WASHINGTON -- Shaking up his national security team, President Barack Obama tapped diplomat Susan Rice as his national security adviser, defying Republicans who have vigorously criticized her faulty explanation about the attack on Americans in Benghazi, Libya.
"Susan is the consummate public servant -- a patriot who puts her country first," Obama said while announcing Rice's appointment yesterday during a Rose Garden ceremony.
Rice will take over the top national security post from Tom Donilon, who is resigning after four years in the White House. Obama lauded the 58-year-old Donilon for having "shaped every single national security policy of my presidency," including the renewed U.S. focus on ties with Asia.
The president also announced the nomination of former White House aide Samantha Power to replace Rice as U.S. ambassador to the United Nations. Power is a human rights advocate and expert on genocide.
It's unclear whether the changes signal a significant shift in Obama's foreign policy, particularly in Syria, where the United States is being pressured to act against President Bashar Assad.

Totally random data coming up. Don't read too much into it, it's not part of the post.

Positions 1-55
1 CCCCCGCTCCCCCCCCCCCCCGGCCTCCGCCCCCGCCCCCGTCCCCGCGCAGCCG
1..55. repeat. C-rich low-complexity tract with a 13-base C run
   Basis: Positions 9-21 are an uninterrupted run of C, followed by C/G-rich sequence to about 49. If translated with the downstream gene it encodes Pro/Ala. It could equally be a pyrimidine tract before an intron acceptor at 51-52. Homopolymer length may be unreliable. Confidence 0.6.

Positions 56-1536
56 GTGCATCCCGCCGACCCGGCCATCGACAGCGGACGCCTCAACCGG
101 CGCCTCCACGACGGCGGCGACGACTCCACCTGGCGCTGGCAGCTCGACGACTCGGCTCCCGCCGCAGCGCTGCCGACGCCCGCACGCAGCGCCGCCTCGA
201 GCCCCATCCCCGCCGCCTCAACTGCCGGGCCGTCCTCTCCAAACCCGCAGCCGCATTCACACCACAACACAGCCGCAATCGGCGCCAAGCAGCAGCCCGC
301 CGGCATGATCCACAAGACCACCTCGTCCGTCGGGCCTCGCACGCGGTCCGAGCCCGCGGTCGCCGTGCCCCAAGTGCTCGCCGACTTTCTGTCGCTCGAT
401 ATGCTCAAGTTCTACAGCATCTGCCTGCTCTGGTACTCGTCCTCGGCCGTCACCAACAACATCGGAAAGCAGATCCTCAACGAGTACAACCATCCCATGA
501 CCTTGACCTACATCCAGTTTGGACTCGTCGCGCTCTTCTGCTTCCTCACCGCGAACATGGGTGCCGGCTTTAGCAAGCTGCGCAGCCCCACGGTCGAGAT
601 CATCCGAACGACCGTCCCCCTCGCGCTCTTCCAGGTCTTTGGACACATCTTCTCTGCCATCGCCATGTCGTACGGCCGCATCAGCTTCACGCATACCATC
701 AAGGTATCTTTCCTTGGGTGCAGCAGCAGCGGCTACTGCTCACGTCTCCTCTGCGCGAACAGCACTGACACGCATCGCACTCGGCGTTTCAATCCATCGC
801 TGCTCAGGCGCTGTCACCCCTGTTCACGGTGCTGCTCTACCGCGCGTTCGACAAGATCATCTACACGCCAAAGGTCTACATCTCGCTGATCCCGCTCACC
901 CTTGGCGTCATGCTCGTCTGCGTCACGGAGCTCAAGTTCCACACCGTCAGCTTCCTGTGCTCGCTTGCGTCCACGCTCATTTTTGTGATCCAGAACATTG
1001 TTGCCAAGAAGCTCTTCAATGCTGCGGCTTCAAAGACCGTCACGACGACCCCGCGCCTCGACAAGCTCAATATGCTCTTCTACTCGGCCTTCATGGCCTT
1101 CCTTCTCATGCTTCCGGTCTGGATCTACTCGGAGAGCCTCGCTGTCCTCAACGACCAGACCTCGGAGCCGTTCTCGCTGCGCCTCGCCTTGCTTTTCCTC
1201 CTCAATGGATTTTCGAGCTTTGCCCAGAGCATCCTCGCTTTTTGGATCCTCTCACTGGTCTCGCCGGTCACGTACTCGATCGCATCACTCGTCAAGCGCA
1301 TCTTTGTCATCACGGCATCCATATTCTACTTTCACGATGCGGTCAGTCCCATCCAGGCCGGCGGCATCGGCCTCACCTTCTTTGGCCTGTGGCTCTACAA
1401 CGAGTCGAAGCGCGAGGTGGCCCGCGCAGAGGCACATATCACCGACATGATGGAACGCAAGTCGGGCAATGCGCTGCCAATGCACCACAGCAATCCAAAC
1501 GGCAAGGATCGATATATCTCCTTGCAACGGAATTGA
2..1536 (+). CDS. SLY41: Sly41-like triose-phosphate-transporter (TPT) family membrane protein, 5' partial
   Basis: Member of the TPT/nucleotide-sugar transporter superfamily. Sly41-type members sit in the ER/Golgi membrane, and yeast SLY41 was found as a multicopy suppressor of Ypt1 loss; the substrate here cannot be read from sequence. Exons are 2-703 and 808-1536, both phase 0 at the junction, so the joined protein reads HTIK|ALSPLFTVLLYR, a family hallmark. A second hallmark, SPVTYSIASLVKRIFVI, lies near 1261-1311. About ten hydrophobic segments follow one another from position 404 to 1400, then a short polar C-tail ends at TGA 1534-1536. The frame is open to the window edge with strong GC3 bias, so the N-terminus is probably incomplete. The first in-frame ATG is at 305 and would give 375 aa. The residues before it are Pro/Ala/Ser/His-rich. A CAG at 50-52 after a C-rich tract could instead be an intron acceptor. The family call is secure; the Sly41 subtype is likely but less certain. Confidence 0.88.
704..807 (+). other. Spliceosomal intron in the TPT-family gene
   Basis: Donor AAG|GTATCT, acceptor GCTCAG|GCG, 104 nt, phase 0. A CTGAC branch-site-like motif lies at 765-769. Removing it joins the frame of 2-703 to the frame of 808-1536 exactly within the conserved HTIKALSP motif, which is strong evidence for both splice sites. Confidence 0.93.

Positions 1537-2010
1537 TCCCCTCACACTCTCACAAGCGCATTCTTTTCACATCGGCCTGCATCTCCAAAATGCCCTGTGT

Power is seen as a proponent of American intervention on humanitarian grounds and Rice backed greater U.S. involvement in Libya, though administration officials have made clear they don't draw direct comparisons between the current situation in Syria and the 2011 push to oust Libyan leader Moammar Gadhafi. In that situation, the United States, Britain and France maintained a no-fly zone to allow rebels to fight back against Gadhafi.
For Rice -- a longtime Obama ally and close confidante of the president -- the appointment is a bit of redemption after she was forced to withdraw from consideration as Obama's second-term secretary of state amid criticism of her handling of the Benghazi attacks. Rice said at the time that she did not want her confirmation hearing to become a distraction for the White House. The national security post does not require Senate confirmation.
Neither Obama nor Rice mentioned the Benghazi controversy during yesterday's ceremony.